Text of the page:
New York State Court of Claims

New York State Court of Claims

JUSTUS v. THE STATE OF NEW YORK, #2009-009-009, Claim No. 108499, Motion No. M-75396


Defendant’s motion for summary judgment dismissing this medical malpractice claim by an inmate in State custody was granted. The Court found that all allegations of medical malpractice involved medical treatment provided by an outside physician at an outside medical facility.

Case Information

Claimant short name:
Footnote (claimant name) :

Footnote (defendant name) :

Third-party claimant(s):

Third-party defendant(s):

Claim number(s):
Motion number(s):
Cross-motion number(s):

Claimant’s attorney:
BY: Lisa Anne Proskin, Esq.,Of Counsel.
Defendant’s attorney:
Attorney General
BY: Edward F. McArdle, Esq.,
Assistant Attorney GeneralOf Counsel.
Third-party defendant’s attorney:

Signature date:
March 30, 2009

Official citation:

Appellate results:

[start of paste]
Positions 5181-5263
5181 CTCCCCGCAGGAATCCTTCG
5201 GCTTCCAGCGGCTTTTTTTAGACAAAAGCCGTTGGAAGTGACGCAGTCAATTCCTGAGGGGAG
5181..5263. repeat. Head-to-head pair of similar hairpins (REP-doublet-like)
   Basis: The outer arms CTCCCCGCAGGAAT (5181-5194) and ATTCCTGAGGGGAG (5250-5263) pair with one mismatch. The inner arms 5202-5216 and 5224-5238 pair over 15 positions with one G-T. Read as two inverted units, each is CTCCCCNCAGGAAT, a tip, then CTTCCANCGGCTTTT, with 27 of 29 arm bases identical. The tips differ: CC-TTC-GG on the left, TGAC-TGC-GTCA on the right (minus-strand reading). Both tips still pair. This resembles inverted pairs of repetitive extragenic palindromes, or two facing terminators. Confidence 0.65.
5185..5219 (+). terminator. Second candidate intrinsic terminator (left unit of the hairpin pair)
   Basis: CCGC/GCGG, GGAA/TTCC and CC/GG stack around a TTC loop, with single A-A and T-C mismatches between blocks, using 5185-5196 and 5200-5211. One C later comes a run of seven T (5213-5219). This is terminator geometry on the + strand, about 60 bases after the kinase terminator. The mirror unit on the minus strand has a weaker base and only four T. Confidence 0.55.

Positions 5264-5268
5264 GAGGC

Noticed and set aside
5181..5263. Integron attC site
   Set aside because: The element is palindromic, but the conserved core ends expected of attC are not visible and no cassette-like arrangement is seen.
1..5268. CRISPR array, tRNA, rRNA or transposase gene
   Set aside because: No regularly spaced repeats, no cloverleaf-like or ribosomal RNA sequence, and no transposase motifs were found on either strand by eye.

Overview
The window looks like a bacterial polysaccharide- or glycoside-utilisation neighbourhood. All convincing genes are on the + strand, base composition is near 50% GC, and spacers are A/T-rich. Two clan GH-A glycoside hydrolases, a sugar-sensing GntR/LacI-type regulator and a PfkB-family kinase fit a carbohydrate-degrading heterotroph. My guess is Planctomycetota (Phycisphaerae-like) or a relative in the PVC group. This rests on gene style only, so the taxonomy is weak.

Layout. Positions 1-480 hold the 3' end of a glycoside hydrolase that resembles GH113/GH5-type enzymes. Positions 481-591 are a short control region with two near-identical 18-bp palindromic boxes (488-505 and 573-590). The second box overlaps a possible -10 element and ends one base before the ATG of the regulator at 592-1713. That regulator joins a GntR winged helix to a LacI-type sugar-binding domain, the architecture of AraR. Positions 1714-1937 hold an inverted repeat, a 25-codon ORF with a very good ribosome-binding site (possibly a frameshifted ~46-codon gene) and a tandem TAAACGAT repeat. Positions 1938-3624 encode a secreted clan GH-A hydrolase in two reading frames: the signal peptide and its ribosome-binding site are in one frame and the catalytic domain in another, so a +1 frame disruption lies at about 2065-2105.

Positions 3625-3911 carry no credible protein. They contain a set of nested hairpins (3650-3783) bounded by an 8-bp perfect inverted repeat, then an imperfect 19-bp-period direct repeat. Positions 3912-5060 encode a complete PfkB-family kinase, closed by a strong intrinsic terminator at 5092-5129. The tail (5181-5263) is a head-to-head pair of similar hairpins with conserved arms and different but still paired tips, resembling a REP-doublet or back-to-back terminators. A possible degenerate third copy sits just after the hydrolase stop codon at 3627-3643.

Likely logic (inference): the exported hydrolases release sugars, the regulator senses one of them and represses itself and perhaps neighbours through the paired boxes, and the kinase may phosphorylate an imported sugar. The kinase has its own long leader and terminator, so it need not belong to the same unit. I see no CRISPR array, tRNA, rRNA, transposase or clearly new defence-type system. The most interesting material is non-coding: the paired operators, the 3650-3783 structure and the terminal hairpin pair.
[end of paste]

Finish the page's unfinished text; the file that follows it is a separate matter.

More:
See also (multicaptioned case)


Defendant has brought this motion seeking an order of summary judgment dismissing the claim.

The following papers were considered by the Court in connection with this motion:
Notice of Motion, Affirmation, Affidavit of Tracey Gecewicz, with Schedules and Exhibits 1,2,3

Affirmation in Opposition, Affidavit of Kevin Justus, Supplemental Expert Response


Correspondence dated December 4, 2008 from Edward F. McArdle, Esq., Assistant Attorney General, with Attachments 7

In his filed claim, claimant seeks damages allegedly resulting from medical malpractice and/or negligence for medical treatment provided to him at a time when he was an inmate incarcerated under the care and custody of the Department of Correctional Services (DOCS). These allegations of malpractice and/or negligence are related to medical treatment that claimant received, beginning in March, 2001 “for a cold, pulseless and numb foot” (see claim, par. 8). At that time, claimant was incarcerated at Watertown Correctional Facility. Subsequently, surgery was performed on May 8, 2001 by Dr. Simon Drew at Samaritan Medical Center in Watertown in an attempt to correct this medical problem. Claimant was returned to Watertown Correctional Facility following surgery, and he continued to receive medical care and treatment for this condition from DOCS medical providers until his release from custody.